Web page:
Sitting at a table with a view on the Fig Tree Bay of Protaras, on my first day in Cyprus, I scribbled on my notebook:
What I already realized is that I won’t be able to see everything I planned. There’s so much culture and history here. Just looking at the map now I found out about some Neolithic settlements nearby – I want to see it all but I can’t! Shall I add Cyprus to my “Countries to go back” list? I guess so…
It was very clear since the beginning that I underestimated this island. I thought this was going to be the “easy” country of my Middle East trip, and I was wrong! I barely had time for a swim twice in a week, there’s so much to see and no way to be disappointed.
When I arrived to Pafos, on the southern coast of Cyprus, I had the chance of visiting the Roman mosaics. Funny because we have plenty of them in Italy, but I never actually saw any. And I missed out! I wouldn’t be writing this post if I weren’t so impressed.
The so called “Paphos Archeological Park” includes several ancient Roman villas but the one I am about to write is “The House of Dionysos”, the Greek god of wine.
Among the various characters and legends behind them, you will find very interesting topics such as incestuous love, homosexuality and possibly political and religious symbols.
While you go through these photos, keep in mind that these mosaics are dated back to the 2nd century AD. How cool/impressive/you name it is this? Also, the Greek mythology is incredibly fascinating.
Scylla and Charybdis
Scylla and Charybdis, as per many legends, were monsters in the Messina strait (Sicily) that ate every ship that approached the harbor. They are even mentioned in the Odyssey as monsters with a dog’s body and a woman’s head.
Narcissus was a beautiful guy. He looked so good that everyone instantly fell in love with him at first sight, including men, women, old people. He was so overconfident that he refused all his admirers, hurting their feelings. The Gods punished him by letting him fall in love with his reflection in a pond, so that Narcissus let himself die from despair of the impossibility of such relationship.
The four seasons
This beautiful mosaic portraits the four seasons, with Gea (Mother Earth) in the middle. All the characters are females except the Winter (bottom left) who is the only male one.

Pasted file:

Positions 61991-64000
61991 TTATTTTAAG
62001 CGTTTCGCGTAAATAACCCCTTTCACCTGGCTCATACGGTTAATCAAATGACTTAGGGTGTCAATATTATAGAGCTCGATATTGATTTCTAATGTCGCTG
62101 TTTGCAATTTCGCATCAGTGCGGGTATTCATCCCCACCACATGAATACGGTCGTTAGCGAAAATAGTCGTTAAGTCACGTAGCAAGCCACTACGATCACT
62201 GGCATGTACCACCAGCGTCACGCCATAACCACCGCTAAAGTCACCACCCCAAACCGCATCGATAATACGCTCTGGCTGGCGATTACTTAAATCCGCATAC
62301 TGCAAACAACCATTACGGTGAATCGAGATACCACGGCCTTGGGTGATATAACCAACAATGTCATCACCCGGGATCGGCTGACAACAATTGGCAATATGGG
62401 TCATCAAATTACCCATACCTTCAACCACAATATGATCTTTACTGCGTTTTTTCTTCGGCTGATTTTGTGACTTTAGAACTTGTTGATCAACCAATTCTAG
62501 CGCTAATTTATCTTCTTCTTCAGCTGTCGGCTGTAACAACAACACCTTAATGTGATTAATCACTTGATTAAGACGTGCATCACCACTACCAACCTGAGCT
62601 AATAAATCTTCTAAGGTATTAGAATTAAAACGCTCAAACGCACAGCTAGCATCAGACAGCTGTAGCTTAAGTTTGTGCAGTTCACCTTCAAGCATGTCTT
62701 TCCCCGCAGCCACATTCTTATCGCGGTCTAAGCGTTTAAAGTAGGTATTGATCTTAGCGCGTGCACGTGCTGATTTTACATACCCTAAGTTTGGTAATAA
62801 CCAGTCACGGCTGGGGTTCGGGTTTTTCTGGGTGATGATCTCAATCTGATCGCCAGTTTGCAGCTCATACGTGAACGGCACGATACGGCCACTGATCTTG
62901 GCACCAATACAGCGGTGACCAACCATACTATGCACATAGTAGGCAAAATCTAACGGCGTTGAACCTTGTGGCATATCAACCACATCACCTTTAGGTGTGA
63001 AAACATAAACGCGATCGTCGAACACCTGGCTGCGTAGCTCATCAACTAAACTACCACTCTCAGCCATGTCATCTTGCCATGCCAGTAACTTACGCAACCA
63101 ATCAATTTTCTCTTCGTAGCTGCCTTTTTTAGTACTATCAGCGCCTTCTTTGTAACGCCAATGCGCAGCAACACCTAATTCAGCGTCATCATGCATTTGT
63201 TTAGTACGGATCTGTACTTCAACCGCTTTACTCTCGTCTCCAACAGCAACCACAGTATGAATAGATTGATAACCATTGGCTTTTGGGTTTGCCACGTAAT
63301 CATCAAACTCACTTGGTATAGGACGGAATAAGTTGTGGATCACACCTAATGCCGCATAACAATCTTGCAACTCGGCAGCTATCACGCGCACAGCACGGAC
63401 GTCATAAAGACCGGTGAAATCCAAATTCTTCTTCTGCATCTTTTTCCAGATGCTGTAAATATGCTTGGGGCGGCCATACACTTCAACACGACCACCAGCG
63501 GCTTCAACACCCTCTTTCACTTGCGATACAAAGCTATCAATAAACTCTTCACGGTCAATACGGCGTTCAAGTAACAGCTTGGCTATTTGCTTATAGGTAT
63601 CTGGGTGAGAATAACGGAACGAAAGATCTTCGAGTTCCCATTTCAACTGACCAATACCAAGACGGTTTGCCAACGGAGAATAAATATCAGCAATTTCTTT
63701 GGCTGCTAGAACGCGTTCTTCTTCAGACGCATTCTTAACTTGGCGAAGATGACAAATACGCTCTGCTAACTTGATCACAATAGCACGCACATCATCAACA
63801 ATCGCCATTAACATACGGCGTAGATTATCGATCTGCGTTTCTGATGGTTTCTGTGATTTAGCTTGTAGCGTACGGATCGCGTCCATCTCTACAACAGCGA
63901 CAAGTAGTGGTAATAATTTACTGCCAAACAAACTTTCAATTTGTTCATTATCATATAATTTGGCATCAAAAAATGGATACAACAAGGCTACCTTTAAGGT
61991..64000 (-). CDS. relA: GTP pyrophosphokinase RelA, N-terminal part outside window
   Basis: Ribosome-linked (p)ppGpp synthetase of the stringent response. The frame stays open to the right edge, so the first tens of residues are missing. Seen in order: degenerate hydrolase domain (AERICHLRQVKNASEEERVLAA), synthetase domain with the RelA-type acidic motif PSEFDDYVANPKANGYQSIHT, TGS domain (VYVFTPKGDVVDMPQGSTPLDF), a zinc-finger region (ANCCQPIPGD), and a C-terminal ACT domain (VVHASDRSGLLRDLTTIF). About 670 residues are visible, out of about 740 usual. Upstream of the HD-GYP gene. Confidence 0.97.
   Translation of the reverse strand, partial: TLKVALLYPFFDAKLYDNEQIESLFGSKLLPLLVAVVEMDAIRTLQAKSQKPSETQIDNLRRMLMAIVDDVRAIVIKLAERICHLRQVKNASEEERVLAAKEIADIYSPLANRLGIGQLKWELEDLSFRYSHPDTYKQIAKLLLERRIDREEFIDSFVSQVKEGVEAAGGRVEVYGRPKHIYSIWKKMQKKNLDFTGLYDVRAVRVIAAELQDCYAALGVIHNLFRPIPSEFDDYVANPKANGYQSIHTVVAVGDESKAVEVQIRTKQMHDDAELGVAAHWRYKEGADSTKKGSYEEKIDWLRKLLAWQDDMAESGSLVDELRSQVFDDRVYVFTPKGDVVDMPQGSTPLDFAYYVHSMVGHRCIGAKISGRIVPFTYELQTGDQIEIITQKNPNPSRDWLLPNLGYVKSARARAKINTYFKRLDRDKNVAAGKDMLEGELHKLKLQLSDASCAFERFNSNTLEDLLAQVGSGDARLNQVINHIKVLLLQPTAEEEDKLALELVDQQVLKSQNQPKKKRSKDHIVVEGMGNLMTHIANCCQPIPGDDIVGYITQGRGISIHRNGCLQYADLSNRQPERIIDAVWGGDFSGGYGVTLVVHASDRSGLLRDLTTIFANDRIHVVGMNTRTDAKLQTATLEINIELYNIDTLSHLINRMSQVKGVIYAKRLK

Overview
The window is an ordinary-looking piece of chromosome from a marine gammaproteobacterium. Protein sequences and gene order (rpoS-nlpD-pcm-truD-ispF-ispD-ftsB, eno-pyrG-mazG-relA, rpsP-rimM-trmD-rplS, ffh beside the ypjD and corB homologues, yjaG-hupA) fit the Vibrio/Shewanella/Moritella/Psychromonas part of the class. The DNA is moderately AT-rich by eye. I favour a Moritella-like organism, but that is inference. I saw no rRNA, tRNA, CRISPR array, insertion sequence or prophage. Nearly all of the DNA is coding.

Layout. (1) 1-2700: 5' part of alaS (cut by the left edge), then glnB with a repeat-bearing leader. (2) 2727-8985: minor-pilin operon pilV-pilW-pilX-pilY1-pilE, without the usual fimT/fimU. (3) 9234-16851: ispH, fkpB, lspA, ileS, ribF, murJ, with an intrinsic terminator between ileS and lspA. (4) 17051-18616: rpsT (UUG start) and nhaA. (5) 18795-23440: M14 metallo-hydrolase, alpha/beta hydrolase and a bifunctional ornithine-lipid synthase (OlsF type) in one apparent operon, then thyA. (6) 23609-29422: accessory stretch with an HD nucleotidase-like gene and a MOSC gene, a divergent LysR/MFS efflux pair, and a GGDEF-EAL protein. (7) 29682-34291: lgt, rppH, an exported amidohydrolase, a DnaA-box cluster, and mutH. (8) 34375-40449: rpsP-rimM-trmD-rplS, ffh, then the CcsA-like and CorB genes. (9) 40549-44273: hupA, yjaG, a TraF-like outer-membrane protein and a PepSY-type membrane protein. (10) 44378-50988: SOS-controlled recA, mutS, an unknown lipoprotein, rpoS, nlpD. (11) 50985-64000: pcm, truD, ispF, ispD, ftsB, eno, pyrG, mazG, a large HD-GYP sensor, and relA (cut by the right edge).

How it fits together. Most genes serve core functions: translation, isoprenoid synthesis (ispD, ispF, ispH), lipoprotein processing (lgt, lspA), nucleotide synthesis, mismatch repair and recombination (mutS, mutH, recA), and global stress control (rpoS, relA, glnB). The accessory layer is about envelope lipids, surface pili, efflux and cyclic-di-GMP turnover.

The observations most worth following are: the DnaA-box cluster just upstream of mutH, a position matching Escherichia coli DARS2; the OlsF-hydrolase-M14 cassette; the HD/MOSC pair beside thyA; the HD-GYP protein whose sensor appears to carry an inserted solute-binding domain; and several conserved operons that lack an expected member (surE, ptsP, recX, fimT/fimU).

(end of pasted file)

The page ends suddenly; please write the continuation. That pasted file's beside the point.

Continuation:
There’s no legend behind this figure, but the peacock is a symbol of abundance. If the colors are this beautiful nowadays, can you imagine how they must have looked more than 2000 years ago?
Pyramus and Thysbe
The story of Pyramus and Thisbe is said to have inspired Shakespeare who wrote “A midsummer night’s dream” and “Romeo and Juliet” with the characters above in mind. These two lovers were supposed to meet in the forest. Thisbe arrived first and ran away after seeing a tiger, but left behind her scarf. When Pyramus arrived and saw the scarf, stained in blood by the tiger who had just killed a prey, thought Thisbe was dead and killed himself with his sword. When Thisbe came back she found him dead and killed herself too wit the same sword.
Ikarios and Dionysos
Ikarios, the king of Athens, gave hospitality to Dionysos, who shows him how to make wine. Ikarios was delighted by this new delicious drink and started offering wine to the population. Two shepherds drank too much and felt dizzy, suspected they were given poison, and killed King Ikarios. On the mosaic, the two shepherds are described as “the first wine drinkers”. (Not sure if the moral here is not to drink, or rather not to offer your wine to anyone that won’t appreciate!)
Poseidon and Amymone
Poseidon (the God of the Sea) and Amymone (a nymph) were in love, and this is made clear by the Cupid in the middle.
Apollo and Daphne
Apollo was madly in love with Daphne, but she kept refusing him. Her father, Peneus, wished she would get married and give him grandsons, but she kept escaping from Apollo. When Cupid decided to help Apollo by shooting one of his arrows to Daphne, she asked her father to help her. Peneus turned her into a plant so that she could never get married. In the mosaic you can see the moment in which Daphne’s body starts changing into a tree.
Theseus went into the labyrinth yo kill the Minotaur. Ariadne helped him getting out of the labyrinth thanks to the so called “Ariadne’s thread”. They escaped to Cyprus together, and Ariadne died while giving birth to Hippolytus. Theseus then married Phaedra, Ariadne’s sister. Phaedra fell in love with Hippolytus. This mosaic represents Hippolytus and Phaedra, who is sad because he doesn’t love her back.
Zeus and Ganymede
Zeus, the king and father of all gods, was fascinated by the beauty of Ganymede and kidnapped him giving his father two holy horses and a vinestock in change. In order to kidnap Ganymede, Zeus turned into an eagle, grabbed him and took him on Mount Olympus where they became lovers. In the mosaic Zeus is the eagle and he’s taking Ganymede away with him.
Last but not least: interesting decorations
Some mosaics don’t necessarily represent mythological figures, but as you can see from the photo above there are beautiful decorations too. Pictures of food and abundance in general alternate with geometrical decorations… some of which are really interesting! Can you spot anything strange?
When the guide first showed me these symbols, I really didn’t know what to think: a swastika and a star of David… close to each other? That looked too weird. But I was explained that back then and in this area of the world, these were simply geometrical decorations without any meaning. Incredible how a symbol can convey a feeling and a precise meaning, even if after all it’s “just a symbol”!
Have you been to Pafos, and did you visit the Archeological Park? What are your favorite mosaics? I loved these ones and can’t wait to see more!